Procyk’s expertise in the Seminole Wars history led to his authorship, along with the Town of Jupiter Historic Resources Board, of the text for the Military Trail historical marker located in Jupiter. He believes it’s important that a marker be placed in the Shorecrest park as well.

“It’s a pity -- young people need to know this history,” he says. “The Trail played an important role in the decades-long struggle for Florida. This was the link between Fort Jupiter and Fort Dallas and every other settlement in between. Because of this first-established road, wagon trains, mules, and men were able to pass through without the problem of marching through swamps. Almost all of the generals and high commanders during the Civil War got their training in Florida.”

ParkPatrol_4

Important, too, he says, is its shameful part in the history of Indian removal to the West and return of runaway slaves to plantations.

Shorecrest Homeowners Association’s president, Troy W. Howard, has lived in the neighborhood for seven years. “I’ve heard about Military Trail Park in meetings and conversation since moving here. Of course we in Shorecrest are happy that the county purchased the additional property to expand the park.”

He readily acknowledges that his predecessor (and former BT columnist), Ken Jett, worked on the park’s expansion: “Shorecrest is a gem of a neighborhood that’s now catching the attention of developers. The more land we can have protected from out-of-scale development, the better.” (See “The High Costs of High Density,” March 2015)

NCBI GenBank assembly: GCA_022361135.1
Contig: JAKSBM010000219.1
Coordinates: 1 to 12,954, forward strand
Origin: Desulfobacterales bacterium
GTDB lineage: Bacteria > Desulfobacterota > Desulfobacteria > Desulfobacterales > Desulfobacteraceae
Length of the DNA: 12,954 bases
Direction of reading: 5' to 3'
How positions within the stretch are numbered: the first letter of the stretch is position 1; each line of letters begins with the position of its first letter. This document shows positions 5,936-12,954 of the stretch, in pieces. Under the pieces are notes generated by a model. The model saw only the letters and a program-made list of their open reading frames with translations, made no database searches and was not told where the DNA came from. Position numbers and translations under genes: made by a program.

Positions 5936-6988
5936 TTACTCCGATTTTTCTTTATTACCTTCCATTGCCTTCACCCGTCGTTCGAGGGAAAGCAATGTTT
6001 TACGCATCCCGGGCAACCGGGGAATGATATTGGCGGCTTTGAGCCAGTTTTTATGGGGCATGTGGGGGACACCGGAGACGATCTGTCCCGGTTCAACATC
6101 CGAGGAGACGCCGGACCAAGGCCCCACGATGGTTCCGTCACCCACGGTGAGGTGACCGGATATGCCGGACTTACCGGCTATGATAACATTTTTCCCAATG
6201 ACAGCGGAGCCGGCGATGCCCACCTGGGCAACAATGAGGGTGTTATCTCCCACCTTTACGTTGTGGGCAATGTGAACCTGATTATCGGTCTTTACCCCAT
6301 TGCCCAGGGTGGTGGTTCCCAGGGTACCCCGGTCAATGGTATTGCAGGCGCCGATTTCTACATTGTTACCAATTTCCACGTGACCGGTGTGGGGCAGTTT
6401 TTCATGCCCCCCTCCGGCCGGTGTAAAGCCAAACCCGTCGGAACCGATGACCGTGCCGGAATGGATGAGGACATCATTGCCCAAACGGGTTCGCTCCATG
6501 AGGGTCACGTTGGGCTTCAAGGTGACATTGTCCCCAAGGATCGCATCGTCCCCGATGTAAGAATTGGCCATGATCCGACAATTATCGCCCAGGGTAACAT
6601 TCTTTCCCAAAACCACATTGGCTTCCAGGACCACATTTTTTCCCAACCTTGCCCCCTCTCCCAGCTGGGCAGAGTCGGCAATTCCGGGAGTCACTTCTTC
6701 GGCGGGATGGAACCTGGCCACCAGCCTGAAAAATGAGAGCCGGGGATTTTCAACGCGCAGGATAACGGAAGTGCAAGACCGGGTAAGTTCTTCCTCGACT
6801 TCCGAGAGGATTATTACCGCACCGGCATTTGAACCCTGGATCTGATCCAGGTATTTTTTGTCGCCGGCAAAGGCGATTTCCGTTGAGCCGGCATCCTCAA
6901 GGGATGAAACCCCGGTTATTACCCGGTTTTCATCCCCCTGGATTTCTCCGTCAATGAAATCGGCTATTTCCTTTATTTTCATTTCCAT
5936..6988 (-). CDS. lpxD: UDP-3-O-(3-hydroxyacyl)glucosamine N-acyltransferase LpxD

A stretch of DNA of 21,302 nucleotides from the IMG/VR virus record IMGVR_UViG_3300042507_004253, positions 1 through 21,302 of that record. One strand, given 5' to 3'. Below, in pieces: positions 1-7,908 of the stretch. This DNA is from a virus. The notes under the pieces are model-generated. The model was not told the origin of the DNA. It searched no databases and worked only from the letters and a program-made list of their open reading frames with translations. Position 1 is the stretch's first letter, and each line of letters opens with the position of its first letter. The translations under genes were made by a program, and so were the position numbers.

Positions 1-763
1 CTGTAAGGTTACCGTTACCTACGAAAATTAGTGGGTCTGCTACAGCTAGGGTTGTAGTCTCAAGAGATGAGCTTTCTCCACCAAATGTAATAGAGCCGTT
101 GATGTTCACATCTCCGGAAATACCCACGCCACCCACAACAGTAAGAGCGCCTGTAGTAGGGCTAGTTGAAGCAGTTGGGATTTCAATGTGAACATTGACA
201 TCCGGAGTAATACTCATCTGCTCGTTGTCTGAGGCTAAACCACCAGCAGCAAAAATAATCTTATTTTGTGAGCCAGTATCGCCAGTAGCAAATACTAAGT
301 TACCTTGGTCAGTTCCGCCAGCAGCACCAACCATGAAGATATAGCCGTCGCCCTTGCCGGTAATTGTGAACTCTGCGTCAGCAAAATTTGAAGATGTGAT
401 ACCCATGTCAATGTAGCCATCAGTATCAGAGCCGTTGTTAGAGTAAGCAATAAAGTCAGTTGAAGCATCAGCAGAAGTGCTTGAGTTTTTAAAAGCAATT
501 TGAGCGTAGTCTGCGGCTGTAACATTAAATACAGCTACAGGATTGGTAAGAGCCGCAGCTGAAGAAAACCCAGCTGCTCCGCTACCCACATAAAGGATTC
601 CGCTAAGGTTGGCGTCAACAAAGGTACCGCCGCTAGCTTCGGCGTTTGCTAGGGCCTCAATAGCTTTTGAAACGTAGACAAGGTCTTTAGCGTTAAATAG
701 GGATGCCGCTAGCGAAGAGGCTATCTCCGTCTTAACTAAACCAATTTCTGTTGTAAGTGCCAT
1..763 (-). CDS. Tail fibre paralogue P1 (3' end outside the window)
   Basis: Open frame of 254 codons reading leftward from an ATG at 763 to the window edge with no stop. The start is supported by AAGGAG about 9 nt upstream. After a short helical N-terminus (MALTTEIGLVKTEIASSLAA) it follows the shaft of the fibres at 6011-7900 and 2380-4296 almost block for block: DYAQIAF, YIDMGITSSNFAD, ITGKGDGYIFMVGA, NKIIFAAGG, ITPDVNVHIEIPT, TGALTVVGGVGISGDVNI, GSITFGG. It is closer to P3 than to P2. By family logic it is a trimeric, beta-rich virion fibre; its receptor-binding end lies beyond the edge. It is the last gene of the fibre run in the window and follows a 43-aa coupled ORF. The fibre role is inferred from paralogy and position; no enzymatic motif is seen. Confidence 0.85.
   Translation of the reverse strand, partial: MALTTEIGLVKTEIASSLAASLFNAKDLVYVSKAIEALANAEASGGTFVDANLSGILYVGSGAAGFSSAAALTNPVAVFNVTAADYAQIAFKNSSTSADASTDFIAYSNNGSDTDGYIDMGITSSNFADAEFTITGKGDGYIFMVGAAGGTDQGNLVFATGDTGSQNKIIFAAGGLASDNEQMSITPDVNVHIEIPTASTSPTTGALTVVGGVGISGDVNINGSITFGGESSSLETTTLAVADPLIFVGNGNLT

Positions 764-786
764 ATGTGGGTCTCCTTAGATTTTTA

Although MTP is designated a dog-friendly park with two pet waste stations, allowing visitors to walk dogs on-leash only, may dog owners ignore signs and unclip their canines once inside the park. Plans for a fenced-in dog park in the newly acquired east lot will hopefully redirect all “off-leashers” there.

ParkPatrol_5Carlos Moega comes with his seven-year-old English bull terrier, Nikki, to enjoy the park’s open spaces. News of the expansion and dog park plans makes him smile. “Nikki will love that.”

“Walking trails, open play areas, lighting, site furniture, landscaping, and access-control fencing are also in the future plans for the park expansion,” says Phillips of Parks, Recreation & Open Spaces. “Currently, it’s expected that about $250,000 of bond money will be available for future improvements.”

The next improvement slated for the original site is to light the existing walkways, she says, and Troy Howard agrees that lighting is a priority. Construction for this is scheduled for summer 2016.

Neighborhood resident and local Keller Williams Realtor Barbi Triana says future dog park activity might cause excitement among her own dogs, too -- more barking, she means; but she does like the idea of finally something being done with the vacant land across the street from her house.

Shorecrest HOA president Howard is also pleased. “I haven’t heard any negative opinions about the purchase,” he notes. “I can’t imagine anyone having an issue with this.”

 

 

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Park_map

Military Trail Park
825 NE 89th St.
Miami, FL 33138
305-944-8670


Park Rating
palm-1palm-1palm-1palm-05palm-0

 

Hours: Sunrise to Sunset

Picnic Tables: Yes
Barbecues: No
Picnic pavilions: No
Tennis courts: No
Athletic fields: No
Night lighting: No
Swimming pool: No
Exercise equipment: Yes